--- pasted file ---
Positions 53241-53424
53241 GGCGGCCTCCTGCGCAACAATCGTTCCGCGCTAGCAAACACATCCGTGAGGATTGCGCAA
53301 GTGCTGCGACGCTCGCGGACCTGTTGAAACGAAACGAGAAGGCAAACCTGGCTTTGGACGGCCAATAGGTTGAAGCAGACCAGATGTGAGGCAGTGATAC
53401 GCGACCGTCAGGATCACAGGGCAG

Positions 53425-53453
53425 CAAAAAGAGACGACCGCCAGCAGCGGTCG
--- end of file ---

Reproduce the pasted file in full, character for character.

Positions 53241-53424
53241 GGCGGCCTCCTGCGCAACAATCGTTCCGCGCTAGCAAACACATCCGTGAGGATTGCGCAA
53301 GTGCTGCGACGCTCGCGGACCTGTTGAAACGAAACGAGAAGGCAAACCTGGCTTTGGACGGCCAATAGGTTGAAGCAGACCAGATGTGAGGCAGTGATAC
53401 GCGACCGTCAGGATCACAGGGCAG

Positions 53425-53453
53425 CAAAAAGAGACGACCGCCAGCAGCGGTCG